Systemic PAN can present the same skin manifestations that cutaneous arteritis presents in up to 58% of patients [83]. Moreover, they both occur in patients with a mean age of approximately 50 years [84], share the same histologic findings [25, 83], and are not associated with the presence of ANCA [4].

Nevertheless, unlike cutaneous arteritis, systemic PAN affects more frequently the male sex, with a male:female proportion of 1.5:1 [59, 80•, 84], and can present visceral involvement in any organ, except for the lungs [84], ultimately leading to tissue ischemia or hemorrhage due to arterial occlusion and/or rupture of the related inflamed arteries [83]. Therefore, systemic PAN is associated with worse outcomes and higher mortality rates than cutaneous arteritis [59, 85]. Although cutaneous arteritis follows a more benign disease course, it has also been reported to present higher rates of relapse than systemic PAN [59, 74, 80•].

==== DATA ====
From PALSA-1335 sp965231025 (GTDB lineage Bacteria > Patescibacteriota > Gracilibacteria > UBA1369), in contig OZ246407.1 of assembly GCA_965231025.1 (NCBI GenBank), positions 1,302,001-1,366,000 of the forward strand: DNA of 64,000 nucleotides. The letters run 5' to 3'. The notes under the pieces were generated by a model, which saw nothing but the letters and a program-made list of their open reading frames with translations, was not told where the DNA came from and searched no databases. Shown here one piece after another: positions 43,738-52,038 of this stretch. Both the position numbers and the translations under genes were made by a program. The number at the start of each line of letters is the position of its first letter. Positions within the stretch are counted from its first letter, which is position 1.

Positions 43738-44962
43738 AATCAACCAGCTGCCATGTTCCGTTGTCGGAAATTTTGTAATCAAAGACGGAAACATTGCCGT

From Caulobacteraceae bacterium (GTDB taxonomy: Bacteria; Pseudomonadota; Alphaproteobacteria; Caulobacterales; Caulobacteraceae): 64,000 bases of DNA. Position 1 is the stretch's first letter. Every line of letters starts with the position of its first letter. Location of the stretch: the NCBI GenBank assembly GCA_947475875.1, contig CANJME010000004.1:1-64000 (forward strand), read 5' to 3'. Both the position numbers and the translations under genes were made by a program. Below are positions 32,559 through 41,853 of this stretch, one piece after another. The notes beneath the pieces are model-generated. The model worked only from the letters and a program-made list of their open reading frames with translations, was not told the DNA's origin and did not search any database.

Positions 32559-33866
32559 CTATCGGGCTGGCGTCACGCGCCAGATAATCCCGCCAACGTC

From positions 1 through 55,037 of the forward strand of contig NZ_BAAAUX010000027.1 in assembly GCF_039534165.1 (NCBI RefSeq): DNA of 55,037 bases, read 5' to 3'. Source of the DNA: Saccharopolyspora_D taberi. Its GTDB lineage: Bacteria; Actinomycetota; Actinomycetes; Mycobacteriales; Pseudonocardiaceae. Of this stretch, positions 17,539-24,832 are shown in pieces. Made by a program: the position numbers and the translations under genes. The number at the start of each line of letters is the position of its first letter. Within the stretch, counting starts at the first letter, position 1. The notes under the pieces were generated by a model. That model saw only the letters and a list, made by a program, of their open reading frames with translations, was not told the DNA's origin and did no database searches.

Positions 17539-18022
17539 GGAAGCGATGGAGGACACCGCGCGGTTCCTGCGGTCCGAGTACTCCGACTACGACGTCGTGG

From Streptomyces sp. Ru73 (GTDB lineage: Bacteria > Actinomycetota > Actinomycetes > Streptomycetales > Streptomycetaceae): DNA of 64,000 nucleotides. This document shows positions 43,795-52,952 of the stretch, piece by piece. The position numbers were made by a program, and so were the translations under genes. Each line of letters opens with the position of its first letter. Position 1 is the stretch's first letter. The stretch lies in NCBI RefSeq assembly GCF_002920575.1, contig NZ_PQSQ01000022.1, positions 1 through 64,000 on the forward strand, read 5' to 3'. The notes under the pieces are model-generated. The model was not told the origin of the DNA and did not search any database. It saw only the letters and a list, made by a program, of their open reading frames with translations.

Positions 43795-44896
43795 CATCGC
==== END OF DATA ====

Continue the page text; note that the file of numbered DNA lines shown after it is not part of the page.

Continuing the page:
Primary Central Nervous System Vasculitis

Primary CNS vasculitis, or primary angiitis of the CNS, is a rare and diffuse SOV affecting the brain and spinal cord. It is often a severe form of vasculitis, with a wide range of possible neurological symptoms and signs that frequently requires aggressive immunosuppressive therapy to control disease manifestations (e.g., high doses of glucocorticoids and cyclophosphamide) [86]. Further details on this disease have recently been reviewed in this journal [87].

Isolated Aortitis